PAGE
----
On August 7, La Mesa native and resident Elisabeth Eckert left for two weeks in Italy, specifically the titanic Rome, the transcendent Florence and the breezy Sorrento coastline. It’s her second such sponsorship amid her quest to be the best visual artist she can possibly become — at 23, and even as she flouts conventional education and prevailing norms, she’s off to a fantastic start.
“There’s a lot of stigma in the art world,” she explains, “and how you make it and become a professional artist and start being recognized for your work. Usually, you go to art school and hope to get recognized by a gallery or picked up by somebody. But there’s this other way, and that’s what I want to bring the most attention to.”
So says the bona fide entrepreneur, the one-woman art house who’s her own best critic and champion. The words flow as fine-spun as those of the professors whose methods she eschews; a glut of references to art history signal her preferences in media and a fund of knowledge unavailable in the classroom.
Here’s a true believer in the power of art and community, whose acumen for business rivals her sense of beauty and the role of art in its creation.
“Art changes people’s minds. It helps people to think – so it makes sense to go in that direction,” said Eckert. “But it’s something that I want to push back on, because art is inherently supposed to be beautiful. And a lot of traditional art schools are teaching you how to create something that the art galleries deem valuable to get messages across more than creating beauty. The beauty is the thing that’s most important to me.”
Either way, she wins.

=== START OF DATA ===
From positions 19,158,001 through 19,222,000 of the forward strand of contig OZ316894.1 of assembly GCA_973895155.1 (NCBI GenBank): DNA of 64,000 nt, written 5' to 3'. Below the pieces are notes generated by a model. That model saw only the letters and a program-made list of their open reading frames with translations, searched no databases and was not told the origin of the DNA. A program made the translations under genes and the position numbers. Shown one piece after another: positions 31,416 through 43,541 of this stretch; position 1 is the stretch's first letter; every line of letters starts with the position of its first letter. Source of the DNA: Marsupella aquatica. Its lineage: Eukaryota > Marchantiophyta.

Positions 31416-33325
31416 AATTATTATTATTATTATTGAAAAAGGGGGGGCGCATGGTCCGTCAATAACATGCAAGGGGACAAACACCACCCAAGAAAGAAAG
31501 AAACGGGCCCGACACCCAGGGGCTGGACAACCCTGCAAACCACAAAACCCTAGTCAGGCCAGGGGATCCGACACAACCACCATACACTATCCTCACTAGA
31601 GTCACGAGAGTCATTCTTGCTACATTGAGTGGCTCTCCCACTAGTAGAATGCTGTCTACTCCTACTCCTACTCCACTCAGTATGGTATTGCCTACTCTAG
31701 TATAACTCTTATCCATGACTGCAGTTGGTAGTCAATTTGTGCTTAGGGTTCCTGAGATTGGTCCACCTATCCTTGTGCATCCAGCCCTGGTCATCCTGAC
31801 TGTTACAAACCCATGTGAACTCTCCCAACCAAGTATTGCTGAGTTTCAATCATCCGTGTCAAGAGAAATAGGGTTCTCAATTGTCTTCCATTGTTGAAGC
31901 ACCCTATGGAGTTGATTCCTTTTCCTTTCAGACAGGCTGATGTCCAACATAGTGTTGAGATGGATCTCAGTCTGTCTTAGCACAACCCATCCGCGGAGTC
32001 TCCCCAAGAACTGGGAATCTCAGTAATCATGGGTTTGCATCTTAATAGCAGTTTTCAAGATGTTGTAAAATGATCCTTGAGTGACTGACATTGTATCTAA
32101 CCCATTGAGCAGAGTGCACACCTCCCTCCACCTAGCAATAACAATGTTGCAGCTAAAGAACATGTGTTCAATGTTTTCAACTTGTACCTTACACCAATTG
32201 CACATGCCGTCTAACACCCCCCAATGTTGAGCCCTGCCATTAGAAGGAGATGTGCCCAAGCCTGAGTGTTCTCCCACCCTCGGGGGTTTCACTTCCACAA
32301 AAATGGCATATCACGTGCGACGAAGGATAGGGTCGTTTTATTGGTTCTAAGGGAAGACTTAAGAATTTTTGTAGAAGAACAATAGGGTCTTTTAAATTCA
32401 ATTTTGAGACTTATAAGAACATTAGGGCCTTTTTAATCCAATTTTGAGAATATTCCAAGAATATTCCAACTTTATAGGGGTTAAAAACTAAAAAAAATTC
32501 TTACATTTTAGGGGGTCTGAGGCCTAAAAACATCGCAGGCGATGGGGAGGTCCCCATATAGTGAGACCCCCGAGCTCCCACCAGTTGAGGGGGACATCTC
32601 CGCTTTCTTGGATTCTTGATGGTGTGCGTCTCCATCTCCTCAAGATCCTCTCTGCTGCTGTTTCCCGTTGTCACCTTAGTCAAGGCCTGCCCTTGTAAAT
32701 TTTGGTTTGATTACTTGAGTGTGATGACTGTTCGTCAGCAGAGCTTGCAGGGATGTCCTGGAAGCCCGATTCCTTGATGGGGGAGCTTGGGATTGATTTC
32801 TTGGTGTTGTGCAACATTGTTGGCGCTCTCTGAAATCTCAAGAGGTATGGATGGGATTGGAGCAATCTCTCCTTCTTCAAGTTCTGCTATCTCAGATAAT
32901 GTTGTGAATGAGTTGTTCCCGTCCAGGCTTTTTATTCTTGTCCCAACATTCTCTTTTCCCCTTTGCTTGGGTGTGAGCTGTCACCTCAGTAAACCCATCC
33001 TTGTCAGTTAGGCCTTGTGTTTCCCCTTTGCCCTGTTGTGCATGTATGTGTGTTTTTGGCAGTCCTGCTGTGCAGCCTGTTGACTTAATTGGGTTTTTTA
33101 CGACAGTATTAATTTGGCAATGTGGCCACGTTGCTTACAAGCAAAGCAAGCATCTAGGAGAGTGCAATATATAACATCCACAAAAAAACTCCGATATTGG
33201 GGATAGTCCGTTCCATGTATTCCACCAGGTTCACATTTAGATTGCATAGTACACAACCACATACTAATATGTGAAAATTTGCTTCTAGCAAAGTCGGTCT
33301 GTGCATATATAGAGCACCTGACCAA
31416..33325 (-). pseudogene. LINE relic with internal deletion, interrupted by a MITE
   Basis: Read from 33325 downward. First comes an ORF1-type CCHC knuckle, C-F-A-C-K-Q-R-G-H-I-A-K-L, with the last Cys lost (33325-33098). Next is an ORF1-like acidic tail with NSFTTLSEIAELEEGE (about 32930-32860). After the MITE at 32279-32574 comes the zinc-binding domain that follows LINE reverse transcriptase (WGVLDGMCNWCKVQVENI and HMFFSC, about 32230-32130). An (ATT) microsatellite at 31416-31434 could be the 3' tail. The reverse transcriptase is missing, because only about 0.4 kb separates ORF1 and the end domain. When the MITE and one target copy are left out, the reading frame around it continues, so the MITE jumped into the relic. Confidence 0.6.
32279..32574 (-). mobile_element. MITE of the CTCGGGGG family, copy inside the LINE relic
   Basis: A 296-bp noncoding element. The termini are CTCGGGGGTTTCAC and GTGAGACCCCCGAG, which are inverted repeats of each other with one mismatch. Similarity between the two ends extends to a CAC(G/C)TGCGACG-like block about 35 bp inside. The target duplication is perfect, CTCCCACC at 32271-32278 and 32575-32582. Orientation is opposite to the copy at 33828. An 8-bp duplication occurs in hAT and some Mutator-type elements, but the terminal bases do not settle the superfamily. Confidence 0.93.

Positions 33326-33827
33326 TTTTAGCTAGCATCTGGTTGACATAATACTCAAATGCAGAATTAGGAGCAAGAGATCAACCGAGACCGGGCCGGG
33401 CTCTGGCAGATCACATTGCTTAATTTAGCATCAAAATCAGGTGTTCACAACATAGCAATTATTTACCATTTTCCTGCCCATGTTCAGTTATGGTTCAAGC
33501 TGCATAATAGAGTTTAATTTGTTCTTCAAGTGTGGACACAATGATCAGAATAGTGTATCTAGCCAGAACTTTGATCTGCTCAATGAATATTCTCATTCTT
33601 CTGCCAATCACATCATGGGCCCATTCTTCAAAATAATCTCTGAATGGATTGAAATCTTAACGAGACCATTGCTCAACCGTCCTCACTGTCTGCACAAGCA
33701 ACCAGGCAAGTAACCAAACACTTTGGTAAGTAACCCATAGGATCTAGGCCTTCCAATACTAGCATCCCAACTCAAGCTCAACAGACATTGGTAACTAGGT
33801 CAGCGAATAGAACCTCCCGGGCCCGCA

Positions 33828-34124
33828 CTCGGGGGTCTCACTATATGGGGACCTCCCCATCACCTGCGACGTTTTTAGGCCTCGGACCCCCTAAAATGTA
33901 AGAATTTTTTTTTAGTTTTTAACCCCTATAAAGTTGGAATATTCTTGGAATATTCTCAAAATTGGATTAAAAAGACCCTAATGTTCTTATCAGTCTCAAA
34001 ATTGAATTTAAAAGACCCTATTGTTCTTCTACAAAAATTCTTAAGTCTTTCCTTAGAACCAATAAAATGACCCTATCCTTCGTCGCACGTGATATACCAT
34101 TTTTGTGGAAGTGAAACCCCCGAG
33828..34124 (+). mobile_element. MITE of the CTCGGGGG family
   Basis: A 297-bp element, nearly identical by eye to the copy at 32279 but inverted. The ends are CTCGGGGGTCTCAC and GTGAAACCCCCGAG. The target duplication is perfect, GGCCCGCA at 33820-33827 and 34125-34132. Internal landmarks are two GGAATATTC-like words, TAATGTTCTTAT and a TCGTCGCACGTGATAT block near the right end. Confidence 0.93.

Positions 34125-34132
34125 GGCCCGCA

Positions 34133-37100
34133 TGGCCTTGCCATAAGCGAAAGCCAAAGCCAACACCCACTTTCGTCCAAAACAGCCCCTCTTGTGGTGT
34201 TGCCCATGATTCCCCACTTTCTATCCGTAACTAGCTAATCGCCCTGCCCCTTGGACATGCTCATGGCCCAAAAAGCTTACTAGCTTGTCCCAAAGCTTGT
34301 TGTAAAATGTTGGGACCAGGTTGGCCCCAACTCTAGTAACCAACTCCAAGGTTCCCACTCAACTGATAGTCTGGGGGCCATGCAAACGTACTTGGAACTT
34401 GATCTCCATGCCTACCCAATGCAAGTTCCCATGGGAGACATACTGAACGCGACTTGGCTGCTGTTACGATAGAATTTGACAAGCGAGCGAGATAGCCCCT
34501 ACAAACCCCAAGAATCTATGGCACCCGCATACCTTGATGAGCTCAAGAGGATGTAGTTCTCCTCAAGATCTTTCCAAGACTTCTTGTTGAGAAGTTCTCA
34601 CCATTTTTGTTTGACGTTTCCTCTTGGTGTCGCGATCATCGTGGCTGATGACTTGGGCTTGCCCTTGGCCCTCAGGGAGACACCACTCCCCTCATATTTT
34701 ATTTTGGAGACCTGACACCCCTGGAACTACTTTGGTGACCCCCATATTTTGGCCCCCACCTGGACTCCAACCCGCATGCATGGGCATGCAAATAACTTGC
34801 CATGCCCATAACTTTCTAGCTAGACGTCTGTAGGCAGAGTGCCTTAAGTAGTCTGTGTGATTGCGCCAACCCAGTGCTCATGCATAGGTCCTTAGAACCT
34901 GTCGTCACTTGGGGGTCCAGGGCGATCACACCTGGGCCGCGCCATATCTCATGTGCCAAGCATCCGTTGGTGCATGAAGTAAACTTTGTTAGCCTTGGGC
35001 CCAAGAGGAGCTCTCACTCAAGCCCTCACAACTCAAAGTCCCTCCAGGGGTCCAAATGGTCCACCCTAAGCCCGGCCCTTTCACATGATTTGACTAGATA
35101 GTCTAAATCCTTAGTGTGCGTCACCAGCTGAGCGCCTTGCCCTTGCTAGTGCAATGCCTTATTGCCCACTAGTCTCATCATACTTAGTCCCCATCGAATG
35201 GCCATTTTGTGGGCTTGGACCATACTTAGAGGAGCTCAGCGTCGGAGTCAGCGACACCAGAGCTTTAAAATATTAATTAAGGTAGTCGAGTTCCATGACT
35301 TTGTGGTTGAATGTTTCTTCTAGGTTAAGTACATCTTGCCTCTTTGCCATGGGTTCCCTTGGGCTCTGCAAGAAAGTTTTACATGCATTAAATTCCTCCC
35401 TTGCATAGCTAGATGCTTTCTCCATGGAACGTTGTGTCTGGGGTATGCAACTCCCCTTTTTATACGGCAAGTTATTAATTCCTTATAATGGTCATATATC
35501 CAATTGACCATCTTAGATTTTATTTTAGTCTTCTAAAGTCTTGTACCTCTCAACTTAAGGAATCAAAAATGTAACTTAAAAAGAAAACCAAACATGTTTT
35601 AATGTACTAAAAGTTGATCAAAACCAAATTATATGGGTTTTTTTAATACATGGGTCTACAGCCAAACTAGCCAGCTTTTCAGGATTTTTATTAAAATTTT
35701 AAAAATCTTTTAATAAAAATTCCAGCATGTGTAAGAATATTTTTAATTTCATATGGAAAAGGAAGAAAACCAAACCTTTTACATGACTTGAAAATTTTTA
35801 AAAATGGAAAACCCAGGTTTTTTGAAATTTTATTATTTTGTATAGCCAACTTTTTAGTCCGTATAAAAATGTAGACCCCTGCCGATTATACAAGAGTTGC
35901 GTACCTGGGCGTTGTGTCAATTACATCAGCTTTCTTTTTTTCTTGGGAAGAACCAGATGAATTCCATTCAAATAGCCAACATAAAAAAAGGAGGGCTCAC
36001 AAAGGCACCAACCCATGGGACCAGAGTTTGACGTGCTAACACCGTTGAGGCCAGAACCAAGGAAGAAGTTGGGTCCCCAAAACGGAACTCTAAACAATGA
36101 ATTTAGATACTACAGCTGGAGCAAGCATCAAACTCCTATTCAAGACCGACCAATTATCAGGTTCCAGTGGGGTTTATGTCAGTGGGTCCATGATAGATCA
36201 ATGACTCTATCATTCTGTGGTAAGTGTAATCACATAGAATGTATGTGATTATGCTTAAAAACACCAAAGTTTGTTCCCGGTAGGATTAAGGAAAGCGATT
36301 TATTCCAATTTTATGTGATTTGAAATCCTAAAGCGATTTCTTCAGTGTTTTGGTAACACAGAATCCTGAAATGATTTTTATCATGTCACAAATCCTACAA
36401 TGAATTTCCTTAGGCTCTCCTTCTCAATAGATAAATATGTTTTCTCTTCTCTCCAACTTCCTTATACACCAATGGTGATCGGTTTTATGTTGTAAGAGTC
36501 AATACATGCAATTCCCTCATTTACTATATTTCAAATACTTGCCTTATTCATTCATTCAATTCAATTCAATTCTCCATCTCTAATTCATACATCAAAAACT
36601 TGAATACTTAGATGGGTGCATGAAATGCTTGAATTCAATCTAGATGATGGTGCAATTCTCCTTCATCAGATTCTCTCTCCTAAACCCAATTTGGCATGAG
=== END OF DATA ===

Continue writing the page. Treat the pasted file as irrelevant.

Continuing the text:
Eckert started as an acrylics enthusiast, taking up chalk after falling in love with the popular artwalks in Little Italy. A marketing stint with San Diego Gas & Electric gave way to work under Erin Hanson, owner of Mira Mesa’s Erin Hanson Gallery and a proponent of the oils medium. Hanson’s preference for oils soon rubbed off, with Eckert betraying her taste for art history in the process.
“Paintings from the first Impressionism era (the 1860s and ’70s, featuring such heavyweights as Claude Monet and Pierre-Auguste Rodin) are all painted with oils,” she says. “That’s the style I love the most. I believe it’s captured better with oils because of the texture of the paint. Color is one of my favorite parts, and oil captures it really well.”
And when life hands you a hurdle, you simply toss aside the crossbars and walk on. Eckert knows about hurdles.
“Most dyslexics,” the Heritage Christian School product explains from firsthand experience, “tend to think outside the box. They tend to be more creative because they have to figure out how to make their way in the world a little differently. That’s been [an asset] for me in the work I do.”
The source of her inspiration, she said, she discovered at a watershed symposium some years prior.
“Everything you create,” she explains, “comes from your worldview. I was really convinced by that talk that I wanted to hold onto my perspective and to let the art that I create come naturally out of my worldview. The perspective that is pushed in art school I didn’t really want to pursue.”
For Hanson’s part, she’d found a kindred soul in Eckert, who said it was “an honor” to work at the venue.
“Lis has a wonderful eye for aesthetics,” Hanson said, “and we had a kinship in our love for nature and exploration. Her…Italy trip is such an inspired way to slingshot an interest into reality, and I know it will come out a success… [W]ith continued tenacity and spirit, she will achieve anything she sets out to accomplish.”
To a point, Eckert has already achieved it, having noted a certain local notoriety.
“The people in San Diego do love beauty and nature,” she said. “They love the mountains; they love the oceans. People here are a lot more attuned to nature, especially water.”
And her business acumen only broadens the win-win scenario.
“People just decide that if someone loves your art, someone loves your art,” she continued. “It brightens up their day. It means something to them. I think any creative would benefit from learning business, because anything involving selling your work or exchanging value, business comes in handy.”
It’s also the most important thing to those who look beyond the usual medium of exchange. Eckert responds accordingly, her upcoming journey the latest installment in a concerted effort to make the world beautiful, one beautiful painting at a time.